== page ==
After earning a degree in chemical engineering, Quinten Griffiths spent several years managing refinery operations at a large oil company. Anyone would have considered that a great job, but the Calgary native felt something was missing.
He embraced his keen interest in entrepreneurship and got an MBA overseas. Now the Toronto resident has embarked on a business venture – which is where his story takes a different turn than most.
Mr. Griffiths, 28, is not looking to start a company. Rather, he wants to buy one from someone who is ready to retire.
"I am not an idea-starter; I'm more of an executor, someone who can take a mousetrap and make it better," says Mr. Griffiths, who is also founder of Chinook Capital Group. "I'm looking to take a great business that's doing well and grow it. Maybe there are people out there looking to sell their business to someone like me."
There must be. Of the 2.3 million small businesses in Canada, most were founded and are still run by baby boomers nearing retirement, according to Deloitte. But for every two retiring senior executives, only one suitable successor is waiting in the wings, the Conference Board of Canada has found, and that ratio is even bigger for small businesses.
Here's where people like Mr. Griffiths come in. Many of those potential successors are millennials, a generation that's often overlooked by boomers. A small but apparently growing pool of them are looking to buy established businesses and carry them forward through to their own retirement.
Mr. Griffiths, who, because of his engineering background is looking for a company in a technical industry, admits that when he embarked on his search he felt somewhat self-conscious of his age.
"A lot of entrepreneurs I speak with, when I ask them, 'When did you start your company?', they say 28. I don't think age really has anything really to do it. From their perspective, I would look at it as nice to have a guy who's going to run their company for the next 20 years.
"If I'm 50, I'm going to start to look for an exit within five years."
Sean Foran, managing director of business transition planning at CIBC Wealth Advisory Services in Toronto, says he is seeing many business owners grapple with determining whom to hand over their company to.
The decision needs to be made rationally, he says, which can be challenging when family members are involved or want to take over, especially if they aren't what the business needs.
Boomers may also be reluctant to hand over the keys to a much younger person. "Preparation and communication are the areas where successions and transitions either succeed or fail," Mr. Foran says. "How effective are boomers and millennials at communicating with each other?"
Most business owners tend to sell to private equity firms or public companies, Mr. Foran says. However, that doesn't mean there won't be a future shift in who's buying.
"Transitioning a business is all about unlocking its true value," Mr. Foran says. "Perhaps what millennials bring is their energy, ideas and way of looking at the world. Millennials bring an entirely new perspective as to what's possible. Those are not insignificant.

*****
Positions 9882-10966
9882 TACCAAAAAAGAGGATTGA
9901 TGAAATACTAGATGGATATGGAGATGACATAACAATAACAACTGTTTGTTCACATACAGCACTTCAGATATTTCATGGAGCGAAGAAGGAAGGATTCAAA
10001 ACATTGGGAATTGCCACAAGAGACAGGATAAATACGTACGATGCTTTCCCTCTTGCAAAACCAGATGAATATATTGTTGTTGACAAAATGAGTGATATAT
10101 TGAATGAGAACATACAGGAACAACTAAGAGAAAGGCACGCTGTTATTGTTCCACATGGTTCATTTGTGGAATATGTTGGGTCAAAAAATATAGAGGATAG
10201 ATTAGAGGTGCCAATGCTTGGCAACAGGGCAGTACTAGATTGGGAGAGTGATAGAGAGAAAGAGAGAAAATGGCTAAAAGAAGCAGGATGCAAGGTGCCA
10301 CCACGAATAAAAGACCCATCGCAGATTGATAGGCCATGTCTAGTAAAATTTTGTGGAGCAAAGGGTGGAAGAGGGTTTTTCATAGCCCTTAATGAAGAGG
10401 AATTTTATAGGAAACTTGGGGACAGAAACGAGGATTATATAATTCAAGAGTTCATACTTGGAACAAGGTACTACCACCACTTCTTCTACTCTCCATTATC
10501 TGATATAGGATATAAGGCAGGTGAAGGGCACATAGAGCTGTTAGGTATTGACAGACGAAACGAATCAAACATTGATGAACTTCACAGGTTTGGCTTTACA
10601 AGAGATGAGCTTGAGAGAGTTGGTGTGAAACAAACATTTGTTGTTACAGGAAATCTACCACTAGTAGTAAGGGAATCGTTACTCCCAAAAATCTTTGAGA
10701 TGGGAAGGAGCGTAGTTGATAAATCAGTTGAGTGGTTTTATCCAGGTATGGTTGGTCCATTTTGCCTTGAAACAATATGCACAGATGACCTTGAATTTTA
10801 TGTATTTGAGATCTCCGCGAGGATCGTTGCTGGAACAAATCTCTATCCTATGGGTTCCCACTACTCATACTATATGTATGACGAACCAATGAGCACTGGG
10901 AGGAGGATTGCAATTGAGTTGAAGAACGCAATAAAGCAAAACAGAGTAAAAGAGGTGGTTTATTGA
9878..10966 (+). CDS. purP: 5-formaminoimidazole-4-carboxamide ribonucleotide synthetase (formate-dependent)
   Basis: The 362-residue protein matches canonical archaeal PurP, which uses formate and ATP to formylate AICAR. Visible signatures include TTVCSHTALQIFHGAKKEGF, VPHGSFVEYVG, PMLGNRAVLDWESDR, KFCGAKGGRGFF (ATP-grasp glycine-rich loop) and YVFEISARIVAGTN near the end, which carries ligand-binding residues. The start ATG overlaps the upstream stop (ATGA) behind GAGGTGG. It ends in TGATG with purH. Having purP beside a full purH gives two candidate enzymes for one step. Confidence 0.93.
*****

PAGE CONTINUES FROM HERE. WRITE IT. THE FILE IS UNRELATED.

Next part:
"But typically, millennials don't have capital; typically they don't have managerial experience. They may have enthusiasm and energy, but 99 per cent of the time we're dealing with a business owner who wants to exit to someone who has more resources than them, more emotional energy and drive to take the business to the next level."
Toronto resident Steve Frenkiel is looking to acquire and take over a medium-sized business from a retiring owner. The 37-year-old president of LionRose Capital caught the entrepreneurial bug from his father, who ran a range of companies, from restaurants to retail shops, in his hometown of Montreal.
"It's in my DNA," Mr. Frenkiel says. "I spent lots of time buying businesses for my previous employer and knew eventually I was going to go out and do it on my own. I now spend all my time looking for a good business with an honest owner who's looking to retire and that's his motivation for selling, not because he has problem with the business."
Mr. Frenkiel is drawn to the idea of ownership. "Owning a business is all-encompassing. It's not for people who like a 9 to 5 job; it's for someone who likes to get immersed in something and be a real part of it. I like that dynamic of taking something and building on it."
He says he's aware of many millennials looking to acquire an established company, an approach to succession planning that he thinks could have far-reaching benefits.
"It's very natural for an owner who's thinking of retiring not be focused on growth. So here's a young guy with energy, and having paid for the business, someone who's going to be highly motivated. In my mind, it's a very good way to help the economy, this transition of businesses to the next generation who's going to push that much harder to generate business."
As for financial backing, Mr. Frenkiel will say that anyone who is driven and resourceful enough to acquire and expand a business is also driven and resourceful enough to find sources of capital.
"A lot of business owners started out young themselves," he says. "It's not so much that they doubt the [younger generation's] experience; I think they want to make sure the commitment is there."